Tuesday, September 13, 2011

Archive: G is for Gluten Free

G is for Gluten Free
Last October my life changed forever. At the time I thought my life was ending but it was just the beginning.... Last October I was diagnosed with Celiac disease. My friend Linda over at Gluten Free Homemaker does a much better job of giving an overview of Celiac disease than I could ever do. I am going to quote her blog.
Celiac disease is a genetic autoimmune disease which affects both children and adults. In people with celiac disease, the body reacts to gluten, a protein found in wheat, rye and barley, setting off an autoimmune reaction. This reaction causes the production of antibodies which attack and damage the small intestine. Specifically, damage is done to the villi which line the small intestine and are crucial to the absorption of nutrients.

This damage to the villi can result in diarrhea or constipation, weight loss, other gastrointestinal problems, malnutrition, and failure to thrive (in children). It also affects other organs in the body and can lead to irritability, poor concentration, fatigue, bone and joint problems, anemia, reproductive problems, depression, and problems of the nervous system.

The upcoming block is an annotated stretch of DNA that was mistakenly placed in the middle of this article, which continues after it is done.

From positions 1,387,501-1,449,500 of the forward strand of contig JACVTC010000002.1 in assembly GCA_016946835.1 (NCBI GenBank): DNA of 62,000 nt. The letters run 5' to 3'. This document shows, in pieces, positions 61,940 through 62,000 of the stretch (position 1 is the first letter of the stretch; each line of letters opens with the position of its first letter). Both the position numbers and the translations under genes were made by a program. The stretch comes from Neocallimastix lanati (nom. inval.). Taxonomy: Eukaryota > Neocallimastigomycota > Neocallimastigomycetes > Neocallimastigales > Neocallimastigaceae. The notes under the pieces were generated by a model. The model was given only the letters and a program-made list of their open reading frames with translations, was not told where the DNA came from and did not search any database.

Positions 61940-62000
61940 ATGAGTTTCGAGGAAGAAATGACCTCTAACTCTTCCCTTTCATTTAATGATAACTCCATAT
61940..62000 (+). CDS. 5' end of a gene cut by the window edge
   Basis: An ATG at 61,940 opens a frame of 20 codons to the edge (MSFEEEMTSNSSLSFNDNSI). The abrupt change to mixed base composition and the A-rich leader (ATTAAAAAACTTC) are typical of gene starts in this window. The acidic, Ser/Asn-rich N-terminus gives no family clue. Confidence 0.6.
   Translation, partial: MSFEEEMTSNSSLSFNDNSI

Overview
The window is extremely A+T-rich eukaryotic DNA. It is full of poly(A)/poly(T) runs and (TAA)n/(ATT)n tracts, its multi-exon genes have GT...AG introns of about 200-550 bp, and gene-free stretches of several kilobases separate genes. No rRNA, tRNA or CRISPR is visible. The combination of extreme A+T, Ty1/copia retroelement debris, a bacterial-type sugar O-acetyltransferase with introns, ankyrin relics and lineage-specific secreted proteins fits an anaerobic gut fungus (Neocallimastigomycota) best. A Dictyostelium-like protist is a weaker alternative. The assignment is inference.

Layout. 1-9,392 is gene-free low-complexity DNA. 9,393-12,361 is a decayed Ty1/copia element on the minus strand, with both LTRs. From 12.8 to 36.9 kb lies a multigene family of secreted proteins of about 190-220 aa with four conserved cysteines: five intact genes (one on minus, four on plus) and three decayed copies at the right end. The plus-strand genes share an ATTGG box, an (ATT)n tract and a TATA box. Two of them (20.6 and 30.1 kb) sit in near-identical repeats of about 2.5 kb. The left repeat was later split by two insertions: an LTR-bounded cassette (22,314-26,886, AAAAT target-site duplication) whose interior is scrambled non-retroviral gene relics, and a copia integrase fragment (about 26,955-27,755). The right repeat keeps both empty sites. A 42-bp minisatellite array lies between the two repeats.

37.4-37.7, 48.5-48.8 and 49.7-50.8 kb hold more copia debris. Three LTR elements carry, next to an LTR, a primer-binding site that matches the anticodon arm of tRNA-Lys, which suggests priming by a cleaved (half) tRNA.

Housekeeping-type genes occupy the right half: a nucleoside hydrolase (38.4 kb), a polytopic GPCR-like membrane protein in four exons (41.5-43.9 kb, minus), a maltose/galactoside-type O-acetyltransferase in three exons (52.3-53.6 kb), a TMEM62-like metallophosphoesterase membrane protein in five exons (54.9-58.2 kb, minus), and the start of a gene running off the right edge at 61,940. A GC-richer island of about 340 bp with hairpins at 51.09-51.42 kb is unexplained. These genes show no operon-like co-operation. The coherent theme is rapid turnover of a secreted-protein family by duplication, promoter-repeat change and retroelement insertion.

Celiac disease is not an allergy. Allergies can be outgrown. As an autoimmune disease, Celiac disease cannot be outgrown. There is no cure and there are currently no drugs to treat it. The good news is that it can be treated with a change in diet. People with Celiac disease can lead healthy lives by completely avoiding gluten. Once on a gluten-free diet, the villi in the small intestines will heal over time.

Based on a prevalence study done by the Center for Celiac Research, it is believed that 1 in 133 people have celiac disease. Diagnosis is made through blood tests and small bowel biopsy. The celiac panel blood tests include tissue transglutaminase (tTG) and anti gliadin (AGA) tests. A positive tTG result is very suggestive of celiac disease. A positive AGA result can indicate celiac disease or wheat allergy.

Since going Gluten Free my health has made a total 180. I have more energy, I have clearer thinking and no more abdominal pain. The way I look and think abut food has totally changed too. I try to eat fresh, whole, unprocessed foods such as fruits, veggies, eggs, and rice. This has been a real change because I used to never eat fruits and veggies. I  feel so much better that I don't mind eating them so much anymore.  I am also VERY careful about eating processed foods. Gluten can be in foods that you never thought it would be-like catchup.

If you have any questions or comments about Gluten Fee or Celiac disease I'd be happy to answer them. Just email me or post the questions in the comment sectionpost signature



At September 13, 2011 at 9:56 AM , Blogger Carol Kilgore said...

Good for you for finding out the problem and dealing with it. I can't imagine how difficult it must be to avoid wheat products.


Post a Comment

Subscribe to Post Comments [Atom]

Links to this post:

Create a Link

<< Home

02 03 04 Carol's Corner: Archive: G is for Gluten Free 05 13 14 15 16 17 18

This page has moved to a new address.


21 22 23 Archive: G is for Gluten Free 24 25